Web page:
• More than 80 percent of deans and 90 percent of faculty said that their school uses or instructs their students on how to use the 2011 AAHA-AVMA Canine and Feline Preventive Healthcare Guidelines.

“We’ve seen a tremendous increase in the emphasis that the veterinary colleges are placing on preventive care," said Andrew T. Maccabe, DVM, MPH, JD, executive director of the Association of American Veterinary Medical Colleges. “This means that today’s graduates will have a stronger appreciation for the value of preventive care, and they will carry that with them throughout their careers.”

That goes for technicians, too, Legred says. “Technicians learn a great deal about preventive care in current curriculum. We do feel there should be some training on how to talk about preventive care with clients so we are prepared to do so in the real world,” she said. 

Today, despite the increased emphasis on preventive care, pet owners are less likely now than they were four years ago to bring their animal to the veterinarian.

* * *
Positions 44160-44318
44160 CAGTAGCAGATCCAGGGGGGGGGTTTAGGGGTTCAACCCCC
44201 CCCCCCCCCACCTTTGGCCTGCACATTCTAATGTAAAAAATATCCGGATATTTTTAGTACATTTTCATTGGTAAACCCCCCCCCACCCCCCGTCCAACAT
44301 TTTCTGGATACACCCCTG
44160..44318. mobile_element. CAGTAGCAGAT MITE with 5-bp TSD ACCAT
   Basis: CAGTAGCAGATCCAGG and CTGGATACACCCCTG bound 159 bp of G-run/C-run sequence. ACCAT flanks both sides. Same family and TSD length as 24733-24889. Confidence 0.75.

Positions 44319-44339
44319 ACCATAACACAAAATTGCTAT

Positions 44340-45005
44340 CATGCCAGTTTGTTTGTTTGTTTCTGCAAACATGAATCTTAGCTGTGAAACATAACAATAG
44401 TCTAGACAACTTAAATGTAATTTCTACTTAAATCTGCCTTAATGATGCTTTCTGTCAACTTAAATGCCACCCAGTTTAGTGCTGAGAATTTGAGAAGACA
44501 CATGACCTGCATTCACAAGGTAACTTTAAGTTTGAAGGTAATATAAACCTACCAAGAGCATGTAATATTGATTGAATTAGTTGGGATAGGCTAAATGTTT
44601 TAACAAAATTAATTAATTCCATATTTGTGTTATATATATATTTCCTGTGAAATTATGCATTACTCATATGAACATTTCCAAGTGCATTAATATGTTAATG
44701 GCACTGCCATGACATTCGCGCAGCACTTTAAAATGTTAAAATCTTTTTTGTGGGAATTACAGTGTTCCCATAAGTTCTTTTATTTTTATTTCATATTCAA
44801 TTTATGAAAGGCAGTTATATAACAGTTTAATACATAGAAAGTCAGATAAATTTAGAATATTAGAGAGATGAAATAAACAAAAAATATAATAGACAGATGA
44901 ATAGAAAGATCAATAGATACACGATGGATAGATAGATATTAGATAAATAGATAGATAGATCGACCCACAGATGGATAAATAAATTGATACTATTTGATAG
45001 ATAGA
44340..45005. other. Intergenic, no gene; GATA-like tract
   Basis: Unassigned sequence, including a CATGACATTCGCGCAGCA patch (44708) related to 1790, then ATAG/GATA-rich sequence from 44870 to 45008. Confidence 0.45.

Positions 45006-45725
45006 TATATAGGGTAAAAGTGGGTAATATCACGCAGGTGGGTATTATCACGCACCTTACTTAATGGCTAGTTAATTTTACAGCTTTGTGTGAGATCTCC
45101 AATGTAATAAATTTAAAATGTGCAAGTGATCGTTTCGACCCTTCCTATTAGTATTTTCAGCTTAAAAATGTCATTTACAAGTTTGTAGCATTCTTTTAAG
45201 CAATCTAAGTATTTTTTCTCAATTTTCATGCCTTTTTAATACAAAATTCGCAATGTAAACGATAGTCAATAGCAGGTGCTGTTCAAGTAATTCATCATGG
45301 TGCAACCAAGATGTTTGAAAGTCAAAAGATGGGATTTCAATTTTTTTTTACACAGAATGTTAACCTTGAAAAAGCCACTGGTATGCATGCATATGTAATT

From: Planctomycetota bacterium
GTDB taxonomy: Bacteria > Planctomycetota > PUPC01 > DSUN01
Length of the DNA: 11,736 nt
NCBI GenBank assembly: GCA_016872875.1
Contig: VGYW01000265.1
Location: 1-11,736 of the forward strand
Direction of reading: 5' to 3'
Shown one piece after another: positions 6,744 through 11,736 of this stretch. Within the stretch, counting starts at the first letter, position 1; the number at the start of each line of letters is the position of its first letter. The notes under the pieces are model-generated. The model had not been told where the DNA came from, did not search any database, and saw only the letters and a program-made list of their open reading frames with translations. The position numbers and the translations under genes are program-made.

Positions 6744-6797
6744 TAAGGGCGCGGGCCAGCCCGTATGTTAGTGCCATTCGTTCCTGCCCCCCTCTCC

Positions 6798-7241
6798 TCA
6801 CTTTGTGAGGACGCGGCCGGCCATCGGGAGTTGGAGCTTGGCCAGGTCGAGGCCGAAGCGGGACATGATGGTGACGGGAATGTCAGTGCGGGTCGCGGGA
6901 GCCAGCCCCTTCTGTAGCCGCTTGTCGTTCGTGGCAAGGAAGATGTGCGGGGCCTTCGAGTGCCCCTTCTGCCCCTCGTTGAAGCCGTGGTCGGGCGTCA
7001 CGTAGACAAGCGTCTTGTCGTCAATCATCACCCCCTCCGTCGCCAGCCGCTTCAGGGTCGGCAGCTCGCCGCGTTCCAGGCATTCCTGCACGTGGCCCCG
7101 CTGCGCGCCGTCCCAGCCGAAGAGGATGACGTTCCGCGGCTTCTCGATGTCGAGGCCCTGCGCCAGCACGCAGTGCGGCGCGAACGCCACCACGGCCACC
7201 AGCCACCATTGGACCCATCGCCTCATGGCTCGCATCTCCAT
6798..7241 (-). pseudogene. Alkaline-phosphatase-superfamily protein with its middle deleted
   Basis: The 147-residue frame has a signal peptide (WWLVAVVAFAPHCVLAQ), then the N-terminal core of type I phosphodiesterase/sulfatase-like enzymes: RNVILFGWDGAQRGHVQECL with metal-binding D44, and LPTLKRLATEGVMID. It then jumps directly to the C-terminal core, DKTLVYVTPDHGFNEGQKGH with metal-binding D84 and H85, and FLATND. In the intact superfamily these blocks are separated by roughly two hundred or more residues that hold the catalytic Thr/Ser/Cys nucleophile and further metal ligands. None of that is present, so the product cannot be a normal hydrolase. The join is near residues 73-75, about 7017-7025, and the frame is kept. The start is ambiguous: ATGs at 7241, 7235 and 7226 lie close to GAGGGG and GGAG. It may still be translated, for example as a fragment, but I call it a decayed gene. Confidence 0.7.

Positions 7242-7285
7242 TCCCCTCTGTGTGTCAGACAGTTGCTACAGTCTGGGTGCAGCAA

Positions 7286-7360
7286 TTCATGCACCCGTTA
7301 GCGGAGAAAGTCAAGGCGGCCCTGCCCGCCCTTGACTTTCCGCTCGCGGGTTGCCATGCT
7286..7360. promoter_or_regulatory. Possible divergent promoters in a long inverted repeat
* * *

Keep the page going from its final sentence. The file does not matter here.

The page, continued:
The 2014 Update to the 2011 Bayer Veterinary Care Usage Study evaluated responses to an online survey of 1,100 dog and cat owners. Both the 2011 and 2014 study were conducted by Brakke Consulting, Inc., using the same methodology.

A key finding of the 2014 study was that there has been no reversal of the decline in pet owner visits to veterinarians within the past four years:

  • Pet owner visits to veterinarians have been static at best.
  • Many pet owners have become increasingly concerned about some aspects of veterinary care, including the need for regular exams, the cost of care, and the stress and inconvenience of the exam experience.
  • Pet owners depend more than ever on the Internet instead of a veterinarian for pet health information.

Cats continue to be an underserved population; in both 2011 and 2014, more than a third of cat owners said they did not visit a veterinarian within the past year.